Abridged translation/excerpts from “The Clockwork Mandarin” by Konstantin Salomatin and Shura Burtin, published in the Russian Reporter
The 70th anniversary of the People’s Republic of China, celebrated with a pompous military parade and speeches of greatness, is the appropriate day to remind the world that since 2017 the Chinese government carries out the systematic genocide of the ethnic minorities by imprisoning, killing, torturing, and subjecting to chemical experiments millions of innocent people. According to some researchers, there are about one and a half million Uyghurs, Kazakhs, and other minorities in prison and concentration camps. In a monstrous twist, the Chinese authorities added cutting-edge software programs, “neural networks” and biometric data to the extermination techniques of the totalitarian states of the past. What you are about to read is not sci-fi: it is the reality of a communist society, in which an individual is sacrificed in the name of the collective, conformism rules and human life has no value.
NEURAL NETWORKS SURVEILLANCE IN XINJIANG
In Xinjiang, Chinese authorities use mass DNA collection and facial recognition cameras to monitor ethnic minorities, mainly Uyghurs and Kazakhs. It is total surveillance: every conversation is recorded. Streets are patrolled by police vans. Barbed wire is everywhere: schools, kindergartens, hospitals, and gas stations. Every three hundred meters there is a checkpoint — a concrete booth, more barbed wire, police, military — and long lines of Uyghurs. To enter public facilities, such as hospitals, banks, parks, or shopping malls, or to refuel the car, Uyghurs and Kazakhs must pass a metal detector and two checkpoints, operated by the AI called IJOP.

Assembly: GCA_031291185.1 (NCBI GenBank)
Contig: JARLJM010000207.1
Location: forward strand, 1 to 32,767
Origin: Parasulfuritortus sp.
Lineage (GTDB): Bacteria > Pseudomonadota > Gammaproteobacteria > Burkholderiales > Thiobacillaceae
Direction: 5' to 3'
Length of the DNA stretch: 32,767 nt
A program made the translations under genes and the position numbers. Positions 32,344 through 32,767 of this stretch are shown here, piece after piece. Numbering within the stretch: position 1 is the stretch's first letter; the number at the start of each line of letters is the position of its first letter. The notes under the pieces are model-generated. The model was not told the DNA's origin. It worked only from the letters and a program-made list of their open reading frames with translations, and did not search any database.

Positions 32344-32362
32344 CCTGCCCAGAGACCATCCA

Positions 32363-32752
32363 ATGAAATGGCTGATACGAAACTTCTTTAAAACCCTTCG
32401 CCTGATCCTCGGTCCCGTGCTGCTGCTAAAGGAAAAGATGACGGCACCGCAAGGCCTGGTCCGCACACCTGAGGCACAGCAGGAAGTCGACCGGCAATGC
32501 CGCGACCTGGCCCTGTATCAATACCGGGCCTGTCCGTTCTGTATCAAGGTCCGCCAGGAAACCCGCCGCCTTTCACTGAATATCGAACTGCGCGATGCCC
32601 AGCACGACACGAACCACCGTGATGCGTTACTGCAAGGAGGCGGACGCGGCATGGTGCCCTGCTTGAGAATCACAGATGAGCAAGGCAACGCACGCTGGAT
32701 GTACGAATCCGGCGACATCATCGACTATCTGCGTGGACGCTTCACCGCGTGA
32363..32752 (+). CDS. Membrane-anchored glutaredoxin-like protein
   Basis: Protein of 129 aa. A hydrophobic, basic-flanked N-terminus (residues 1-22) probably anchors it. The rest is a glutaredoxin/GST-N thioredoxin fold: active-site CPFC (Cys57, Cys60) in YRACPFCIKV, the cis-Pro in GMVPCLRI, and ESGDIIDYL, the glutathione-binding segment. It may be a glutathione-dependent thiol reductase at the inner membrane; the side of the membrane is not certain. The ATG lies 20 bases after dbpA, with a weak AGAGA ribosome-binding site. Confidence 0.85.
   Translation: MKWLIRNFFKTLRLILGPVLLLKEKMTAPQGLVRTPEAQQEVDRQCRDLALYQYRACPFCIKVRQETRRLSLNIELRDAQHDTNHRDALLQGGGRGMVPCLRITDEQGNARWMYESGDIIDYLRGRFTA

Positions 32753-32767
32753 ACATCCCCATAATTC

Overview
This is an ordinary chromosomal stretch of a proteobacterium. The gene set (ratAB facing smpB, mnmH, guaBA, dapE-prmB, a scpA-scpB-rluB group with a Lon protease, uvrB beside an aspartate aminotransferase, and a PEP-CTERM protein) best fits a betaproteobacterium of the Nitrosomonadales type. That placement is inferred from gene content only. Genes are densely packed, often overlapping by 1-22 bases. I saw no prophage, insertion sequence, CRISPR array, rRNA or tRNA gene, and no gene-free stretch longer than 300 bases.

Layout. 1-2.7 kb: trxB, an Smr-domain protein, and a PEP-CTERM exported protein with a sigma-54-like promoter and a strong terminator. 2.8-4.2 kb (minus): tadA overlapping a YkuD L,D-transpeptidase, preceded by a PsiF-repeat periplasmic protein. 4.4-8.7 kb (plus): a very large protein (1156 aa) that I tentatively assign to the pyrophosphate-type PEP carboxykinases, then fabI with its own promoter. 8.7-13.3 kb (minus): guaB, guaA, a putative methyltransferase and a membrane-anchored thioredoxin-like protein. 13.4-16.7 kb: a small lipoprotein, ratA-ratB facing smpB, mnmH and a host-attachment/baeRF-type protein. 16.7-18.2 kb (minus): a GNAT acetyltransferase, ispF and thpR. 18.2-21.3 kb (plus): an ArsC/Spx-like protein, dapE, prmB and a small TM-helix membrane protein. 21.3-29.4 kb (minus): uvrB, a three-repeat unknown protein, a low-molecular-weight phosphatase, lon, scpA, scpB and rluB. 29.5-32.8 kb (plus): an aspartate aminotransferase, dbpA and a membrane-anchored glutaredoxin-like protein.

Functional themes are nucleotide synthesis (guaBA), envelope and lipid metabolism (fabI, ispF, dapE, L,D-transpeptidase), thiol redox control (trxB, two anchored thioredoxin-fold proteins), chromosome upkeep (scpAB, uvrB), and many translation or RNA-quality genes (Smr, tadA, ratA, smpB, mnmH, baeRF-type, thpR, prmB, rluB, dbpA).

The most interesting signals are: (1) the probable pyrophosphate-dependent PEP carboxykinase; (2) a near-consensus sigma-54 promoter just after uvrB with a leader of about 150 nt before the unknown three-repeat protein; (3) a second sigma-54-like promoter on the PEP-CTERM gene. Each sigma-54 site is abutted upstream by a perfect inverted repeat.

The “neural network” was created by the People’s Liberation Army of China as part of its new digital military doctrine, C4ISR, and is now part of the National Vigilance program, which is planned to cover China with a tracking technology network. From 2017, all Muslims within the age range 12–65 are required to undergo comprehensive biometric and DNA tests, including photographs of the face and body taken from several angles, blood tests, fingerprints, eye retina scans, hair samples, and voice recordings. At each checkpoint, the AI takes 3D photos, scans IDs and belongings, and, based on all the combined data, either allows the person to pass or alerts and instructs the police on the course of action: interrogation, detention for further investigation or an immediate arrest. There is no presumption of innocence. A 100-point scale is applied to define the degree of threat. Uighurs and Kazakhs automatically receive 10 points, people in the age range 15–55 receive another 10, believers — another 10, etc.
TOTAL AI SURVEILLANCE: NO PRIVACY AT HOME
Kazakh and Uyghur residing in Xinjiang are often forbidden to leave the assigned areas and can not visit Kazakhstan, one of the 27 countries on the list of Muslim countries banned to visit. They are forced to reside at the place of “registration”; their passports are confiscated. In order to leave the residential block assigned as their place of residence, they must interact with the special device connected to the government software, IJOP.
There is no privacy or safety at home either. Video cameras connected to IJOP are installed inside the apartments, as well as in the streets. These cameras are equipped with the facial recognition software, able to identify Uyghurs and track and report any “unusual” behavior, for instance, gathering of a few Uyghurs at the place where only one is registered. According to the official data, in 2020 China will use 626 million monitoring cameras.